Dec 23 2009

Double Barreling in Poker

written by: John under Poker Strategy Comments: Comments Off

Double barreling is a skill in poker that has become increasingly important over the past few years. Double barreling is when a player makes a bet on the turn with a weak hand after they had done the same on the flop. The barreling part of double barreling stems from the fact that you are trying to knock, or barrel, the other player(s) out of the pot.

Many poker players know what a double barrel is and try to implement it into their game, but many of these players don’t really know what they are doing. The effectiveness of a double barrel is going to be entirely dependent upon a handful of variables. If you neglect the cards on the board, or the way your opponents are playing, you will have an incredibly difficult time pulling off successful double barrels. This doesn’t mean that double barreling is a science, it simply requires players to use some basic observational skills. If you can relate the pre flop action with the post flop action you will be on your way to understanding how to make an effective double barrel.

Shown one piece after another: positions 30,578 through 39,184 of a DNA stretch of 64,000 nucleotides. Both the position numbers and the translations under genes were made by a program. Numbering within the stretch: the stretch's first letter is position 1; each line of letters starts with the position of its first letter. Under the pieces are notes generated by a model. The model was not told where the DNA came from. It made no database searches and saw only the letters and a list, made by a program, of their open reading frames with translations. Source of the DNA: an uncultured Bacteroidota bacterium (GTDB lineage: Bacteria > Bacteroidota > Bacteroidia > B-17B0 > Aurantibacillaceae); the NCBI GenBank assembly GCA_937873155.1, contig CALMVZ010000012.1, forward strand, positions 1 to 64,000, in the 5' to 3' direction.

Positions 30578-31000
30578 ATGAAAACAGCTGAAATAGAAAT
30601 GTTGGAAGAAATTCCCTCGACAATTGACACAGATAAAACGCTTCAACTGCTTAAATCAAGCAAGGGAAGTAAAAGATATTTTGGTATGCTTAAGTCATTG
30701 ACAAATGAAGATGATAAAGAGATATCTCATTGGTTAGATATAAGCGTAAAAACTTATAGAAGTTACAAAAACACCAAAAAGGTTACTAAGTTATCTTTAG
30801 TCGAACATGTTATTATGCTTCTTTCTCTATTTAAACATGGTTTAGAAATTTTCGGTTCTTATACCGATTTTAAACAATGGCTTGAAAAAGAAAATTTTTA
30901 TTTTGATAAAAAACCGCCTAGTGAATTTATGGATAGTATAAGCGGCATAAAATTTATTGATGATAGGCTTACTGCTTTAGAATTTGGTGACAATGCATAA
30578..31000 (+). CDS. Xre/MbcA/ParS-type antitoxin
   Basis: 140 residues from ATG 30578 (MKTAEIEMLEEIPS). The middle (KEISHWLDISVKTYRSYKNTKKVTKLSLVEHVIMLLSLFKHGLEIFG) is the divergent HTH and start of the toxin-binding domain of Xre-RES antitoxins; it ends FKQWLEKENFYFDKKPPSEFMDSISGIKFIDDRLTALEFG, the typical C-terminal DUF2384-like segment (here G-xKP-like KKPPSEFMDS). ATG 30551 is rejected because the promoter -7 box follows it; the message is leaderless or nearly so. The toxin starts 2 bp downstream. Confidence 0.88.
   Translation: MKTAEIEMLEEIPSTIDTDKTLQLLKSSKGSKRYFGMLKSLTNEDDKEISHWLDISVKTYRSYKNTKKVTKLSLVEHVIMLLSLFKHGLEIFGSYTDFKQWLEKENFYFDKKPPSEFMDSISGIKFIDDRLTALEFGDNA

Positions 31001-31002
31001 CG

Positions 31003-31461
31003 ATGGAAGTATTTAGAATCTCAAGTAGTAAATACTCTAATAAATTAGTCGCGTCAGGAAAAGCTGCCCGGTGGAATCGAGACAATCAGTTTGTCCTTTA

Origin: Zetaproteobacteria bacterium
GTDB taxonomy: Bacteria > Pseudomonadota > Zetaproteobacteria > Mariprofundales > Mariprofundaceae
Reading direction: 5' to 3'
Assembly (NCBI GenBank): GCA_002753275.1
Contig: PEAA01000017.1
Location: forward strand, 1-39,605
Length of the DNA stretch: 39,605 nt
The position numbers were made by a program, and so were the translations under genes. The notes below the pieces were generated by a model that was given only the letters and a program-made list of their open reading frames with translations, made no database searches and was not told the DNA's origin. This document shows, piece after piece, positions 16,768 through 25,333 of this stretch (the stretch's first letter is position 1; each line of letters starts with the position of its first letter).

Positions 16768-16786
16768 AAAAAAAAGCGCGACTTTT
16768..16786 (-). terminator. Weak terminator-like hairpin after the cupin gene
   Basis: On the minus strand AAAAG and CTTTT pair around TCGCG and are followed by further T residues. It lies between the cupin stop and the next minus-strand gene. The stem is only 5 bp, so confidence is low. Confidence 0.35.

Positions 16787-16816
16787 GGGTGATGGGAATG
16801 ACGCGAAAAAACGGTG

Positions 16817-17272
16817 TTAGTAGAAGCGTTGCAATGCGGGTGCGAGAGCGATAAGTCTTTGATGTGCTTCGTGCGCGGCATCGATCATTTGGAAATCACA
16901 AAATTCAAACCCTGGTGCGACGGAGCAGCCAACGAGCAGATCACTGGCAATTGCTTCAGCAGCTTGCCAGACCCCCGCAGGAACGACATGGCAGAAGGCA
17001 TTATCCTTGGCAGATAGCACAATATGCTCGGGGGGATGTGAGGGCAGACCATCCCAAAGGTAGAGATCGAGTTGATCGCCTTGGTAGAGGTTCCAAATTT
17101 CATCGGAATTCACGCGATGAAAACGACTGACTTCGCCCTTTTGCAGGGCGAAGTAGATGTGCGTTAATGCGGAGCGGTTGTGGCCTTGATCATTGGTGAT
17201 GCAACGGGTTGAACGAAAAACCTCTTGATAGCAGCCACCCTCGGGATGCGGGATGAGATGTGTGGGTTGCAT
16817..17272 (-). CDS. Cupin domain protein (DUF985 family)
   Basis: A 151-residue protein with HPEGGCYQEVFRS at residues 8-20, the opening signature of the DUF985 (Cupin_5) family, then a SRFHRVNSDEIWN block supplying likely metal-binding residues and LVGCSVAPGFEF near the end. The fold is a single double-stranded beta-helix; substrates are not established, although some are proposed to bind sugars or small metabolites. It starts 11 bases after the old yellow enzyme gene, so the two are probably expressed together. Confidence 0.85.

The next step is deciding how this action correlates with the cards on the board. These different things will help you decide whether a double barrel is a good idea, and what type of bet is going to work the best.

Observing the Action

One of the easiest ways to determine whether a double barrel is a good idea is to take a look at how the hand has played out. If a player 3 bets a hand pre flop you will know that there is a good chance they have a strong hand. It is unlikely that they are 3 betting with random suited connectors. When the flop comes A K Q it should be relatively easy to back out of the hand if your opponent check raises you, unless of course you happened to connect with the flop. Connecting how a hand was played pre flop with how the player reacts to the flop is an easy way to determine whether double barreling is going to be a smart move.

Effective Bets

Many players make double barrels that are not cost effective. Your goal when double barreling is to knock the other player out, but you should do it in the cheapest way possible. If the pot is $20 at .50/1 you don’t need to be $18, if they are going to fold to an $18 bet the odds are that they would have folded to a $14 bet as well. Make sure that your bets are not too small, however. Size your bets so that the other player is convinced both that you have a hand, and that there hand is not strong enough to justify a call. Sometimes the biggest bets will look the most suspicious. Think about how you would bet on the turn if you really did have a strong hand, this will usually be the best way to convince someone else to fold. Telling a believable story is a requirement if you hope to pull off a double barrel, if your story doesn’t make sense your opponent will have no reason to believe it.

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